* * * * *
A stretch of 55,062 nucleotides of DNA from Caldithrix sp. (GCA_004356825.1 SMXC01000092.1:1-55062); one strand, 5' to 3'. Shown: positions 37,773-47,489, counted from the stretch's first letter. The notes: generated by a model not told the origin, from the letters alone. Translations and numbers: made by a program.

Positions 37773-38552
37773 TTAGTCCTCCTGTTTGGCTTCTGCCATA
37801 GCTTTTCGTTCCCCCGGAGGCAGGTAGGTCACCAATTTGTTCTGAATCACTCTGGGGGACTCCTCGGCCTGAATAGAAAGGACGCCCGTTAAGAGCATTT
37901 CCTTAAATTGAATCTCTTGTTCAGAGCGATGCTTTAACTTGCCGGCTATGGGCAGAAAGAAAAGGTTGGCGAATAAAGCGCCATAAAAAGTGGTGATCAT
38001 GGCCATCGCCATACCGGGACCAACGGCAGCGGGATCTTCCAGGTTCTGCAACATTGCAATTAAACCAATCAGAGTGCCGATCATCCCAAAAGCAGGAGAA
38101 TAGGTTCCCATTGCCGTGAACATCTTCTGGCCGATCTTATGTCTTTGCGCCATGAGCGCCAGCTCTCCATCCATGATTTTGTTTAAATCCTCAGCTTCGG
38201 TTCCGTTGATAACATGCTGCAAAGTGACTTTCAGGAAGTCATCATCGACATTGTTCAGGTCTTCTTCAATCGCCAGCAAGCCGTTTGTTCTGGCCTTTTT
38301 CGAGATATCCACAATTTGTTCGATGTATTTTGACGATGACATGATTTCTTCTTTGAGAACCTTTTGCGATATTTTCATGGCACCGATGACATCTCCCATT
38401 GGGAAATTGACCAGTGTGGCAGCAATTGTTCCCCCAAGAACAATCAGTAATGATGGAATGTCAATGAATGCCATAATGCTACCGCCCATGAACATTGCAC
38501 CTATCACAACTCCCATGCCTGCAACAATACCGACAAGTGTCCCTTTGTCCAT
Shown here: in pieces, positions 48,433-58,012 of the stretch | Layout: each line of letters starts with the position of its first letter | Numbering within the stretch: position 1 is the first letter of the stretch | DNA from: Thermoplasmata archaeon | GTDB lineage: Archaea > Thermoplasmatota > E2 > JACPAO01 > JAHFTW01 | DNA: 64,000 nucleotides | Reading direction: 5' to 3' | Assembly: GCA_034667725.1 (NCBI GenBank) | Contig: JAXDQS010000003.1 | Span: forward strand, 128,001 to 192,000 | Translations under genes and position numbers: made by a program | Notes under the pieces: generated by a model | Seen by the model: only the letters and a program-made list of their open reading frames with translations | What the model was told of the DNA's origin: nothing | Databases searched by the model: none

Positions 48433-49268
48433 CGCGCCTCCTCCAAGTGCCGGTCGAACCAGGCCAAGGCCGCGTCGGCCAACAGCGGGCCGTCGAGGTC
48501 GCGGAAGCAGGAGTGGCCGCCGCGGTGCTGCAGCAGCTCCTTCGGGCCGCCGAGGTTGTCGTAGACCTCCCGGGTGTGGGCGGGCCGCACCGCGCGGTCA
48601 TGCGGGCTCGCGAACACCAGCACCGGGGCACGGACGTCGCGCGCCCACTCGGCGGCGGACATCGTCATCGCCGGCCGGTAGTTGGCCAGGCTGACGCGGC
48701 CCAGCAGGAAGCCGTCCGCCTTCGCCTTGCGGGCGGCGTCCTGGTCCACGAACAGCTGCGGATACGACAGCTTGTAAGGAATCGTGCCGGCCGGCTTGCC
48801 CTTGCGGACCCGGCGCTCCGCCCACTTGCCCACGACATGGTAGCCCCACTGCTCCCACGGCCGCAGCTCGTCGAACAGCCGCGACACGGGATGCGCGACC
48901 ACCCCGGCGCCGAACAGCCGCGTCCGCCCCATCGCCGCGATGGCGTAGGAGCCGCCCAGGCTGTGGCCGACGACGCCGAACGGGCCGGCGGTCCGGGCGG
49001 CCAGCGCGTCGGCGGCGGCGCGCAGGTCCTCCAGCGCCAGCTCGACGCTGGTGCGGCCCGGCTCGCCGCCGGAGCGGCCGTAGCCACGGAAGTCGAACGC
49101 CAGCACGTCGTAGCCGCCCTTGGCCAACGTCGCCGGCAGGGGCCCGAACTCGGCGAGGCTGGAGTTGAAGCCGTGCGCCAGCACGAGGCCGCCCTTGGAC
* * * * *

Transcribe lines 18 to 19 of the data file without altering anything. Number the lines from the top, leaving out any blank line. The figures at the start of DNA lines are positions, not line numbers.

48801 CTTGCGGACCCGGCGCTCCGCCCACTTGCCCACGACATGGTAGCCCCACTGCTCCCACGGCCGCAGCTCGTCGAACAGCCGCGACACGGGATGCGCGACC
48901 ACCCCGGCGCCGAACAGCCGCGTCCGCCCCATCGCCGCGATGGCGTAGGAGCCGCCCAGGCTGTGGCCGACGACGCCGAACGGGCCGGCGGTCCGGGCGG